Southbank Centre Reveal New Skate Park Plans

  • Posted 61 months Ago

Today, London's Southbank Centre revealed a number of new plans for the proposed Hungerford Bridge Skatepark which would replace the current iconic undercroft space. Iain Borden - the professor of architecture and urban culture at the Barlett School of Architecture, UCL - and Rich Holland - an architectural designer at Floda31 who has made many skateable installations and sculptures - were both commissioned by the Southbank Centre to illustrate how a skateable space could look under Hungerford Bridge.

The plans to develop the current undercroft into shops and restaurants as part of a £120 million redevelopment were met with opposition by the skateboarders, who formed the group Long Live Southbank and gained over 40,000 signatures on a petition to save the area. The Southbank Centre, however, believe the new space - which is 120 metres further up the river and is 10% larger - has a lot of potential and say they could spend up to £1 million on the construction of the space, if the skaters agree.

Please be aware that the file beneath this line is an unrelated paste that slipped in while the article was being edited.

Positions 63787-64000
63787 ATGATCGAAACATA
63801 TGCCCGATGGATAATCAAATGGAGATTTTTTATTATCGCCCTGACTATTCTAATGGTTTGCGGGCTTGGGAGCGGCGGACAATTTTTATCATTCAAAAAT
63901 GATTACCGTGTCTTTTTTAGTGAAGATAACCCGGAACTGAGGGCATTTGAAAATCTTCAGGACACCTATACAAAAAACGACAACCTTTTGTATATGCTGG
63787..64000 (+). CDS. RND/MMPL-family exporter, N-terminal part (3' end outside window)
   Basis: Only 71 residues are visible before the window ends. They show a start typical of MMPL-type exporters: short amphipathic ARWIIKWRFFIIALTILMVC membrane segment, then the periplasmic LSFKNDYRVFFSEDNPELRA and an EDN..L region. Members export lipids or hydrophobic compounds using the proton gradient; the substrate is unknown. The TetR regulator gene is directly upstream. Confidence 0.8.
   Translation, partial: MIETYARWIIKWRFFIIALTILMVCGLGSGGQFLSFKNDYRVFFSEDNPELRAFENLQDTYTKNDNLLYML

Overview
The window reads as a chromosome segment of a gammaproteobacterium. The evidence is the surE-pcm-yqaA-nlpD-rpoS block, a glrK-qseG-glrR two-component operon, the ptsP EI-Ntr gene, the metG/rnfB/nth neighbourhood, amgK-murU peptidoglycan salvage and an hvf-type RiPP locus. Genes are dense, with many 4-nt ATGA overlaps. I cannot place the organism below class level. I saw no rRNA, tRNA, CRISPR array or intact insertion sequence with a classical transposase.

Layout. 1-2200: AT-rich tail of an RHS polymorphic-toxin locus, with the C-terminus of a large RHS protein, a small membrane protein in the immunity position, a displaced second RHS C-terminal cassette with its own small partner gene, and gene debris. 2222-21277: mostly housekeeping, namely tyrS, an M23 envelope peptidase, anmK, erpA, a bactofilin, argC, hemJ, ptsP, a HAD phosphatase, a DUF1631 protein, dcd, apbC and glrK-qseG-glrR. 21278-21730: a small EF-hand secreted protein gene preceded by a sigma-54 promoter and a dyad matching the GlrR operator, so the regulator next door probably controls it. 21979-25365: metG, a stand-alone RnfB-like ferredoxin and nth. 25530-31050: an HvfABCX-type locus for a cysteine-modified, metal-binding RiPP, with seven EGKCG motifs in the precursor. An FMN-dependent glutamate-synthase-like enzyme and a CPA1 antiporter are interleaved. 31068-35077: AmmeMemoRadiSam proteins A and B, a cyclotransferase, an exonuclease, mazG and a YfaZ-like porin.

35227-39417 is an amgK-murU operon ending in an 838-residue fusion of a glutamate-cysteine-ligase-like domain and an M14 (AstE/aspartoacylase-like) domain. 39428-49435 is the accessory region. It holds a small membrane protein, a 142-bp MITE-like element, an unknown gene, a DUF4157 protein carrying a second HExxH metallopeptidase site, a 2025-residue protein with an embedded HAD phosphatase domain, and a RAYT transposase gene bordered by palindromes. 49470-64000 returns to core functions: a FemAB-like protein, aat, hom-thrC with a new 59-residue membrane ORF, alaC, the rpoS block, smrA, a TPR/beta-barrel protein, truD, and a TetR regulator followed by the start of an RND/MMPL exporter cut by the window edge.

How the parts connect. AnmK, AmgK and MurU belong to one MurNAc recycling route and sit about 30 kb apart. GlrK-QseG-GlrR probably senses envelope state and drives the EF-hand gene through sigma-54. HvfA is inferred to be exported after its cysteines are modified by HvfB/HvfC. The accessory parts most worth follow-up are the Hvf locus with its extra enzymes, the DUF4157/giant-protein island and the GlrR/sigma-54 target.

Jude Kelly, the Southbank's artistic director, said: "We want skating and other urban arts to continue to flourish at Southbank Centre and we hope these proposals show we're committed to a permanent riverside skate site right next to the Royal Festival Hall." She added that the current designs are "not set in stone" because "community sites like these are enormously enhanced by organic development through the use and input of the users themselves."

Iain Borden said he agreed the current site is preferable, but added that "the three visualisations of the site certainly offer everything functionally that is already in the undercroft. They have steps, ledges, things that skaters can manoeuvre onto. They also have a reasonably flat floorspace." He added "I would say it’s better if you just measure it quantitatively. What it doesn’t have is the 35-year history. But give the Southbank centre their due. Normally a commercial developer comes along and says, 'You've had your free ride, sod off.' It's part of the game because skateboarders use space they don't own. What the Southbank are offering the skateboarders has never been offered to other skateboarding groups anywhere else in the world."